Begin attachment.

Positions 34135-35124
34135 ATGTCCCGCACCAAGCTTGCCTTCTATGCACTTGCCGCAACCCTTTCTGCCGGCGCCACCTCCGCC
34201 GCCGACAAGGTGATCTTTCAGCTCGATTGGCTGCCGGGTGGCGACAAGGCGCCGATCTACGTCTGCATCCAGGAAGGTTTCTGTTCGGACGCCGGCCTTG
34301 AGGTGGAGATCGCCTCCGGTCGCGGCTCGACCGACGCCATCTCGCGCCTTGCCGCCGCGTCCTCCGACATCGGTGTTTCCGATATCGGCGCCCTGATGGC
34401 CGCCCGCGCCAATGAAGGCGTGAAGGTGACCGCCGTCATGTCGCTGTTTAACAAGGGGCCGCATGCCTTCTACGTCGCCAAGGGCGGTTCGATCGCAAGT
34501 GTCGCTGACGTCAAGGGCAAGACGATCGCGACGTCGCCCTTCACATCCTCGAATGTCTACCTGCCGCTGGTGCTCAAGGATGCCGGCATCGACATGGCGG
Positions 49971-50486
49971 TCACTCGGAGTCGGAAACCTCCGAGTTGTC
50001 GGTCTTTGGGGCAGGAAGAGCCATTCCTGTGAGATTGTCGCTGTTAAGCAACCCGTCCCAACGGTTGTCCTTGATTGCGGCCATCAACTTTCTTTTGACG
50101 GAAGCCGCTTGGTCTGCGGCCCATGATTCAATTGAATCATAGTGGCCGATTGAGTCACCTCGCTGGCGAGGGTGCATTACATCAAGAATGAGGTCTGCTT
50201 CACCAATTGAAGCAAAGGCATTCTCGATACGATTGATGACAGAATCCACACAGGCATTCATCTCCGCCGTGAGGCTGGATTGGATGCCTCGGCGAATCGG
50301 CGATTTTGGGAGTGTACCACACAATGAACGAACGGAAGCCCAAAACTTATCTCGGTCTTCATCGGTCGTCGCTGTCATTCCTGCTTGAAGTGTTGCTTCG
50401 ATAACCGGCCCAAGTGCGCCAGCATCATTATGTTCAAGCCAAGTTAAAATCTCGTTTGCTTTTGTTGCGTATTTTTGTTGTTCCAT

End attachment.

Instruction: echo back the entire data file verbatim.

Positions 34135-35124
34135 ATGTCCCGCACCAAGCTTGCCTTCTATGCACTTGCCGCAACCCTTTCTGCCGGCGCCACCTCCGCC
34201 GCCGACAAGGTGATCTTTCAGCTCGATTGGCTGCCGGGTGGCGACAAGGCGCCGATCTACGTCTGCATCCAGGAAGGTTTCTGTTCGGACGCCGGCCTTG
34301 AGGTGGAGATCGCCTCCGGTCGCGGCTCGACCGACGCCATCTCGCGCCTTGCCGCCGCGTCCTCCGACATCGGTGTTTCCGATATCGGCGCCCTGATGGC
34401 CGCCCGCGCCAATGAAGGCGTGAAGGTGACCGCCGTCATGTCGCTGTTTAACAAGGGGCCGCATGCCTTCTACGTCGCCAAGGGCGGTTCGATCGCAAGT
34501 GTCGCTGACGTCAAGGGCAAGACGATCGCGACGTCGCCCTTCACATCCTCGAATGTCTACCTGCCGCTGGTGCTCAAGGATGCCGGCATCGACATGGCGG
Positions 49971-50486
49971 TCACTCGGAGTCGGAAACCTCCGAGTTGTC
50001 GGTCTTTGGGGCAGGAAGAGCCATTCCTGTGAGATTGTCGCTGTTAAGCAACCCGTCCCAACGGTTGTCCTTGATTGCGGCCATCAACTTTCTTTTGACG
50101 GAAGCCGCTTGGTCTGCGGCCCATGATTCAATTGAATCATAGTGGCCGATTGAGTCACCTCGCTGGCGAGGGTGCATTACATCAAGAATGAGGTCTGCTT
50201 CACCAATTGAAGCAAAGGCATTCTCGATACGATTGATGACAGAATCCACACAGGCATTCATCTCCGCCGTGAGGCTGGATTGGATGCCTCGGCGAATCGG
50301 CGATTTTGGGAGTGTACCACACAATGAACGAACGGAAGCCCAAAACTTATCTCGGTCTTCATCGGTCGTCGCTGTCATTCCTGCTTGAAGTGTTGCTTCG
50401 ATAACCGGCCCAAGTGCGCCAGCATCATTATGTTCAAGCCAAGTTAAAATCTCGTTTGCTTTTGTTGCGTATTTTTGTTGTTCCAT